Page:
A Tall Tale
by Mark Downey -- July 5th, 2012
This coming at you from the Industrial Mississippi. Between the Twin Cities and St. Louis, locks and dams, and the barges for which they were built, dominate the River.
We’ve been encountering occasional dams — many for timber and paper mills — since the headwaters. Up there, a dam meant a portage. We’d land upstream, unload our gear and haul it and the canoes over the dam and down to a safe put-in below. After Minneapolis, we’ve run into at least one dam a day. These ones have locks, though, in which we get to ride like the big boats. For this convenience, we’re grateful – sort of. Considering all the negative dam impacts on paddling, appreciating their locks smacks of Stockholm syndrome. Namely, dams fracture the River and make the water fat and slow for miles behind them.
Usually, passing through a lock is uneventful. We show up, ring the bell, and a green light flashes for us to proceed through the gates. Once in the locking chamber, the upriver gates close and the water drops. Some locks drop more than ten feet, but most are more like two. Once we’re level with the water downstream, the gates in front of us open and we continue on our way.
There are times, though, when we get stuck behind barges at the locks: “lock-blocked”. You can see trouble from miles out, a train of floating boxes queued up on one side of the dam. Usually there’s a pair of locks side-by-side at a dam, so two-way traffic is theoretically possible. Also usually, only one lock is functioning at a time. Often the wait for a locking barge can take two hours or more. This can be good nap time, but can also be frustrating when there are towns with lunch buffets just on the other side.
After siesta one day, we were headed towards a lock twelve miles downstream with a campsite beyond it. Our pace was leisurely and we were enjoying the afternoon. After a couple miles, we passed a barge several hundred feet long but immobile in the channel. A tugboat slumbered behind it, waiting to shove the load downstream. As we slid past the rig, we laughed to ourselves and said phew glad he’s not headed our way.
But a few hundred meters downstream, a foghorn from behind blasted through our whimsy. We turned around and saw the brown water piling into white foam higher and higher on the barge’s prow. The steel hull was lurching in our direction. Our collective heart sank. Collision was not the issue – we can dodge barges; the concern was hours of dam constipation at the end of a long, hot day.
“We have to race it,” said Jeff. Oh yeah? Beating the barge to a lock ten miles downstream would have been herculean even with a full crew. But we’d left our fourth paddler in Minneapolis and now had two canoes between three people – two in the seventeen-foot Rachel and one double-blading little Leah, kayak-style. The setup worked well enough though it wasn’t adapted for speed. Most likely we would burn a lot of energy trying to keep up with the barge and still lose in the end.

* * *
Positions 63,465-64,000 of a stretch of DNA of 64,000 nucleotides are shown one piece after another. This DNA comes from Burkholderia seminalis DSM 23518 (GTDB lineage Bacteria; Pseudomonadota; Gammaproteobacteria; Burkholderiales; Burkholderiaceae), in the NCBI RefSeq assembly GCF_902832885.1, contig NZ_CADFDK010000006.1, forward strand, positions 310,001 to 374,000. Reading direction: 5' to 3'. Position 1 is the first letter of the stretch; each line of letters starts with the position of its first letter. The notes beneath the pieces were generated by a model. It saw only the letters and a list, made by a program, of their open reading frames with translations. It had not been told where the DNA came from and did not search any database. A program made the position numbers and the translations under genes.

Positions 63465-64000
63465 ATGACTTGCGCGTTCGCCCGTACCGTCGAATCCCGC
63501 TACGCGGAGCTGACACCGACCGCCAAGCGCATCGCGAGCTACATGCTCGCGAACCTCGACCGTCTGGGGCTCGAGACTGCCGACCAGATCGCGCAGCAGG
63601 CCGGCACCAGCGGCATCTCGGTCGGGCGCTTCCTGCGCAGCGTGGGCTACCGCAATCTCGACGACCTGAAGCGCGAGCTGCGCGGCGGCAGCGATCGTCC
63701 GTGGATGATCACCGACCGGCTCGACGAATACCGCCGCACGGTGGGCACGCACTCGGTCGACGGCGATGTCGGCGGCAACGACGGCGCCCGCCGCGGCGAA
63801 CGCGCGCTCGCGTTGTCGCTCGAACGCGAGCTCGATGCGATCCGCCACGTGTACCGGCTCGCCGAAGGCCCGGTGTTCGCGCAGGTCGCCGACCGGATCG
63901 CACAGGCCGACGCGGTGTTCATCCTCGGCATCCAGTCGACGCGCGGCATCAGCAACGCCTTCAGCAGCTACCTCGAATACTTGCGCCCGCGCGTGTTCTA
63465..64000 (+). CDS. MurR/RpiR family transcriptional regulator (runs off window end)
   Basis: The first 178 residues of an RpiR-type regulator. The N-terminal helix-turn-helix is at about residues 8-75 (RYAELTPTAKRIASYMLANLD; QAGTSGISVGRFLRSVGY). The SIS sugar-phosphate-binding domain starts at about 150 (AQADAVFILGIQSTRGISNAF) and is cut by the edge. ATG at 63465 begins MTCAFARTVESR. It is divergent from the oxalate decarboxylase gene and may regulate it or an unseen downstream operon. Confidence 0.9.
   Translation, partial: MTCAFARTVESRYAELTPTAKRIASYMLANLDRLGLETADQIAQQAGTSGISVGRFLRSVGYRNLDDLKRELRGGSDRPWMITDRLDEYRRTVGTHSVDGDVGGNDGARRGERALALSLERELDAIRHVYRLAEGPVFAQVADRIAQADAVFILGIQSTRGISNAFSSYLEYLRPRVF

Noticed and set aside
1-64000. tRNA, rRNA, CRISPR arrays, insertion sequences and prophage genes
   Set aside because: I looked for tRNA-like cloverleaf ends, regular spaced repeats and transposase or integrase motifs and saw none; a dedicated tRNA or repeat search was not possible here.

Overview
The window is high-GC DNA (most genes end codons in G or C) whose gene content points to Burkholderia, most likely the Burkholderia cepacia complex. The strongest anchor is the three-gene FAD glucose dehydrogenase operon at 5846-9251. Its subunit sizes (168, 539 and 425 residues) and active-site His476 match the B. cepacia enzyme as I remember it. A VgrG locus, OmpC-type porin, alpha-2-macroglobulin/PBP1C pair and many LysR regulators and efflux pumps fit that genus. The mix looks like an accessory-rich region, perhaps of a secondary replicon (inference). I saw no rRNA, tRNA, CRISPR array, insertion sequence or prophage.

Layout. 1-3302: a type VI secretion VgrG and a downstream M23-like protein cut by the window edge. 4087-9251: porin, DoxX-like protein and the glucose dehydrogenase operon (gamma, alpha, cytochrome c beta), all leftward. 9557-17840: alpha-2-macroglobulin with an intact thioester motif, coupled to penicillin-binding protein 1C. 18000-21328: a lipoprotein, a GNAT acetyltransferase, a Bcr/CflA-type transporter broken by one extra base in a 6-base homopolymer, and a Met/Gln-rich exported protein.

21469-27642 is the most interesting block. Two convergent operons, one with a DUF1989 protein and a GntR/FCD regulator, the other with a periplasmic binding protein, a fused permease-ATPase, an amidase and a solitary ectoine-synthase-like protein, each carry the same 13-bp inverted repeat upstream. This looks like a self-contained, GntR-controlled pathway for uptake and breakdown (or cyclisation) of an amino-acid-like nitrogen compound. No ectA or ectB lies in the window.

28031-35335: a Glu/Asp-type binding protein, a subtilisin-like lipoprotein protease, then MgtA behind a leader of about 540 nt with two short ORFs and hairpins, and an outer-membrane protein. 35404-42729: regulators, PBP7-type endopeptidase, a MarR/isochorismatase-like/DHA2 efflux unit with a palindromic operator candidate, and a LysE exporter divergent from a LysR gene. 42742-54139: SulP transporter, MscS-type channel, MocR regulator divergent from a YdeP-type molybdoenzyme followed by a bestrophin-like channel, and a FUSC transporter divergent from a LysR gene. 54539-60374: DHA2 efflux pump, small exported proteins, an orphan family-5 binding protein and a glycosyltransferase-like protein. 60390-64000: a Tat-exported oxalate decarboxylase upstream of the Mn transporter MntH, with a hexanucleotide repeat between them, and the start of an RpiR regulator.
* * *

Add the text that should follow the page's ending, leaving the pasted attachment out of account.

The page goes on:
But that potential wait with empty stomachs and sore backs, in the heat, sounded painful. We weighed these considerations for several seconds then decided to make a run for it. Jon and I in Rachel, Jeff in Leah, the sprint began.
We knew we wouldn’t be able to beat the barge on its own turf, the big waters. On a lazy right corner, the inside shore slivered into islands. The barge veered wide left with the deepwater channel. Large ships can’t navigate these islands that dot the River, but our tiny canoes can shoot between them. So we aimed for the islands, hoping we could cut enough corners to reach the lock ahead of the barge.
A few miles in, as the barge is disappearing behind island trees, Jeff and I switch places – my arms are relatively fresh for the solo canoe. We pour BNUTS down our tanks — it’s our spinach — and keep moving. Mid-afternoon sun is glaring down. The current hardly moves. The barge is smashing through mountains of waves while we claw for every foot. Reach and dip, reach and dip, roll those shoulders, keep that head still.
When I ran cross-country in high school, my favorite part of races was the last kilometer. It’s there, after the pacing and controlled breathing, that I’d mash the afterburners and kick in everything left. I’d start running faster than I’d ever run before, faster than anyone has ever run, probably. Then, in one deep breath, I’d feel the chemical dump as euphoria flooded my brain. Everything faded but the fraying rhythm of muscles blasting out into rarefied air.
I found that place again in the race against the barge, and stayed in it for miles. Somehow. I imagined octane fire and lightning flaring from Leah’s stern.
Through the islands and trees, here and there, we glimpsed our opponent, now closer now farther away. Finally, after an hour, Rachel and Leah shot out from the island smatter well in front of the barge, the dam straight ahead.
We held the lead for the final two miles and cruised up to the lockmaster, tired but proud. He said, “You’re gonna have to wait. Got a barge coming behind you.”
“Yeah, I know,” I called back. “We just raced it for ten miles!” And then maybe I gave a wolf howl. He just repeated himself. All that effort, for naught. We’d beat the machine, and lived to tell, but he didn’t care about our mythical race.
“Just run the dam,” he offers.
“Haha… What, really?”
“Yeah, it’s open – water’s flowing straight through.” And it was. The water sailed fast but smooth through the yawning gates. Since they first barred our path way up in the headwaters, we’d been talking about riding over the dams. Transcending in some way their clogging effects. Finally, here was our chance.
“Tell your kids about us!” But he was already gone. We paddled over into the unimpeeded water and found our line. And as the tugboat rammed that second-place barge towards the waiting lock, we blew over the dam and disappeared down the River. Into the sunset, I believe.